Dr Bhatia said he has been spending a lot of time explaining the difference between the two to patients and he believed that even in areas where the SCR is already rolled out, patients will still be confused.
© 2013 EHealth Media.
My opinion on this is that if patients wish to use any NHS commissioned service is that data should be shared across them all as part of the agreement to use services (including the departments that want to study and plan for future care).
I accept that there will be circumstances where it would be inappropriate to for certain contacts to be shared and they should be marked as private between the clinician as long as they will not impact on care provision with other NHS commissioned service (if it is in the best interest of the patient and will benefit other NHS commissioned services it should be share regardless).
Given the lists of services, exceptional treatments and drugs etc that are denied, the millions (probably in billions given the staff expense to implement) spent on the various record sharing rules is totally bonkers.
In summary and keeping it simple for patients, I feel that if people want to use NHS commissioned services and treatment they by default sign an agreement that they understand that their data will be shared across the NHS services and departments.
With the number of new providers due to come on board it’s virtually impossible to sustain all these sharing rules accurately anyway. This madness and total was of money and needs to stop!
And going for private care with Bupa: -
Confidentiality: The confidentiality of patient and member information is of paramount concern to the companies in the BUPA group. To this end, BUPA fully complies with Data Protection Legislation and Medical Confidentiality Guidelines. BUPA sometimes uses third parties to process data on its behalf. Such processing, which may be outside of the European Economic Area, is subject to contractual restrictions with regard to confidentiality and security in addition to the obligations imposed by the Data Protection Act.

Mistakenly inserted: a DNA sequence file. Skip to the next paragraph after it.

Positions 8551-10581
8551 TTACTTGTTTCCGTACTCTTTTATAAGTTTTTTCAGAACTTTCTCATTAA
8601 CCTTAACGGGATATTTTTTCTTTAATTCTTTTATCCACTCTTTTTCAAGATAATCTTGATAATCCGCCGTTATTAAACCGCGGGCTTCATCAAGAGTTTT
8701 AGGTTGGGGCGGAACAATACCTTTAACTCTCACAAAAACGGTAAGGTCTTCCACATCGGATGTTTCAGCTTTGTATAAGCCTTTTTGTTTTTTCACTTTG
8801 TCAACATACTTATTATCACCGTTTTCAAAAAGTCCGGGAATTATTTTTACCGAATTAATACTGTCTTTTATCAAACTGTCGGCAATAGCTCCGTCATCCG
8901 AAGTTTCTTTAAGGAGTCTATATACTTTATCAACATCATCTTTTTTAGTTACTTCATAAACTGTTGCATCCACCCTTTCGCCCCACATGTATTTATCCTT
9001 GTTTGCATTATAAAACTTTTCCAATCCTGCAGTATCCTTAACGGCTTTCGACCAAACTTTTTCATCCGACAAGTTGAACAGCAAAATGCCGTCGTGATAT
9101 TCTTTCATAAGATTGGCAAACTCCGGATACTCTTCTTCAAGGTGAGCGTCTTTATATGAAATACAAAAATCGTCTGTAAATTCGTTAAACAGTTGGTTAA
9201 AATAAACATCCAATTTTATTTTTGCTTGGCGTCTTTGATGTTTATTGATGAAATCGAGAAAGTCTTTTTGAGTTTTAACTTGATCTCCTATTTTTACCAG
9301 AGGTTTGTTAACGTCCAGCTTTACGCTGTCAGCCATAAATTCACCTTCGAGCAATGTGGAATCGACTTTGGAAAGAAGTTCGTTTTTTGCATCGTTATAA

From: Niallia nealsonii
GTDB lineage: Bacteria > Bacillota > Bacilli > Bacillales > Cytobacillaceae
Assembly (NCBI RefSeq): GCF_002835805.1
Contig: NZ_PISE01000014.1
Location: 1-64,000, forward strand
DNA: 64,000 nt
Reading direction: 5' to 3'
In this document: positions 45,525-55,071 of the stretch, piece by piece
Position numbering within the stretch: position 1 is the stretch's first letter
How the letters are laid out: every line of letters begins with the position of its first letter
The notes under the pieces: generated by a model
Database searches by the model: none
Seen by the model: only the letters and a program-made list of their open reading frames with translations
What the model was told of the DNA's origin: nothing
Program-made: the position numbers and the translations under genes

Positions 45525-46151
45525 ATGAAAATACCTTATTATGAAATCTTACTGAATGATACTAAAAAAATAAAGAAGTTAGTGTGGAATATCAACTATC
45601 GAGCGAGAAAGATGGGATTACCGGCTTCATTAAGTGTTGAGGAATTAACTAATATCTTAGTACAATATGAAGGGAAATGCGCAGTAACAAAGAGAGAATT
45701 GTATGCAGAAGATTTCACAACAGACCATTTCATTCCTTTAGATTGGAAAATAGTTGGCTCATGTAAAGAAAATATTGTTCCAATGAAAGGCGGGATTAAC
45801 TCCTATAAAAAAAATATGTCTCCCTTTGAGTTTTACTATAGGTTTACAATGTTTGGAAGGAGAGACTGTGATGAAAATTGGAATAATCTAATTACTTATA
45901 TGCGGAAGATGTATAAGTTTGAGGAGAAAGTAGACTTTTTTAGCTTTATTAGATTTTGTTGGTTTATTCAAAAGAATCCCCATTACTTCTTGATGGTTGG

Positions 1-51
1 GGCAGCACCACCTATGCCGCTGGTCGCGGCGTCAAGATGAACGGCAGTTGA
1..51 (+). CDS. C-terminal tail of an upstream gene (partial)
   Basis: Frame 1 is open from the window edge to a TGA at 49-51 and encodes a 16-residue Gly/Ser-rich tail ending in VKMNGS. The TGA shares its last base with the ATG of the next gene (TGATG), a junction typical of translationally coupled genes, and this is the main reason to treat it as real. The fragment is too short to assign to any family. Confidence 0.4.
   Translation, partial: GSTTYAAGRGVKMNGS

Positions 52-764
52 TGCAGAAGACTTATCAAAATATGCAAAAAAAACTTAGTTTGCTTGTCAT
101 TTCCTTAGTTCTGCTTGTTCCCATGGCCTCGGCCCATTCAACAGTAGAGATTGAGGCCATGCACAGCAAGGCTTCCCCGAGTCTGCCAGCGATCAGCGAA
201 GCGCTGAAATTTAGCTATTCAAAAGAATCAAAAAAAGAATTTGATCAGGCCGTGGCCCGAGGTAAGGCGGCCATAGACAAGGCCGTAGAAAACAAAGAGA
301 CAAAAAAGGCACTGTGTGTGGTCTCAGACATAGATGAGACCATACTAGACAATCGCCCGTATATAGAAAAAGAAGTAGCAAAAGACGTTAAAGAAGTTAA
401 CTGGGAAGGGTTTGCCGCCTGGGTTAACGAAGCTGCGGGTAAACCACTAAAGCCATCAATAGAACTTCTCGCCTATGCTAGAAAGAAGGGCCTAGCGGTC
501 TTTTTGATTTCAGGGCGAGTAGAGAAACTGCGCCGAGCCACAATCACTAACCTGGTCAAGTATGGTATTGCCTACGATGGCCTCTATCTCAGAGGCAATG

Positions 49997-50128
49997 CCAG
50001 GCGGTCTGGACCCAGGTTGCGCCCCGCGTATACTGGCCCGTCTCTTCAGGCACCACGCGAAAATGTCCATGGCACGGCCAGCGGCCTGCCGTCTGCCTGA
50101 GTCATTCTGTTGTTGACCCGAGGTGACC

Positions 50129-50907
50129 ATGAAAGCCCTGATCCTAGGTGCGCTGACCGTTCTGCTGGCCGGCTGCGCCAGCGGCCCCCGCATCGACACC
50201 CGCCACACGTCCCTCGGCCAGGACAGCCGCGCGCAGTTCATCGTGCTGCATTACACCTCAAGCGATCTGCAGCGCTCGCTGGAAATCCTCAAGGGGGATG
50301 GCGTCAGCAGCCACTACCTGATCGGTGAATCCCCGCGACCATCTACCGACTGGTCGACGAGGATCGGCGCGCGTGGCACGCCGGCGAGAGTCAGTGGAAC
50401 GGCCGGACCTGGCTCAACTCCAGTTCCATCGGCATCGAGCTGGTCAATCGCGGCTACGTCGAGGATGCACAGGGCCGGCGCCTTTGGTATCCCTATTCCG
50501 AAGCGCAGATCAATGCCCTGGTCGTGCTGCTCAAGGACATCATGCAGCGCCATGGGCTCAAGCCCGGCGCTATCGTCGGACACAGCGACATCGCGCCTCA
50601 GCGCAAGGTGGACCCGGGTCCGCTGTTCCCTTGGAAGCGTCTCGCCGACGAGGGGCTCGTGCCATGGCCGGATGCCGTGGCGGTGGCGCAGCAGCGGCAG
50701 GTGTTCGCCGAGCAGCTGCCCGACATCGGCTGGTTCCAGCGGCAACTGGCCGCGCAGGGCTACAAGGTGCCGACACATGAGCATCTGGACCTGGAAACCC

Medical Information: Medical information will be kept confidential. It will only be disclosed to those involved with your treatment or care,
including your GP, or to their agents, and, if applicable, to any person or organisation who may be responsible for meeting your treatment expenses, or their agents.
Just waiting for the boos :-)
The BMA, RCGP and GPES advisory team also have a legal responsibility under the DPA (below) to contractually stipulate how the GP extracted data will be used. I have appended my suggestions too:
SCHEDULE 1 THE DATA PROTECTION PRINCIPLES
PART I THE PRINCIPLES
7 Appropriate technical and organisational measures shall be taken against unauthorised or unlawful processing of personal data and against accidental loss or destruction of, or damage to, personal data.
Note particularly 11 in the following
The seventh principle
9 Having regard to the state of technological development and the cost of implementing any measures, the measures must ensure a level of security appropriate to—
(a) the harm that might result from such unauthorised or unlawful processing or accidental loss, destruction or damage as are mentioned in the seventh principle, and
(b) the nature of the data to be protected.
10 The data controller must take reasonable steps to ensure the reliability of any employees of his who have access to the personal data.
11 Where processing of personal data is carried out by a data processor on behalf of a data controller, the data controller must in order to comply with the seventh principle—
(a) choose a data processor providing sufficient guarantees in respect of the technical and organisational security measures governing the processing to be carried out, and
(b) take reasonable steps to ensure compliance with those measures.
12 Where processing of personal data is carried out by a data processor on behalf of a data controller, the data controller is not to be regarded as complying with the seventh principle unless—
(a) the processing is carried out under a contract—
(i) which is made or evidenced in writing, and
(ii) under which the data processor is to act only on instructions from the data controller, and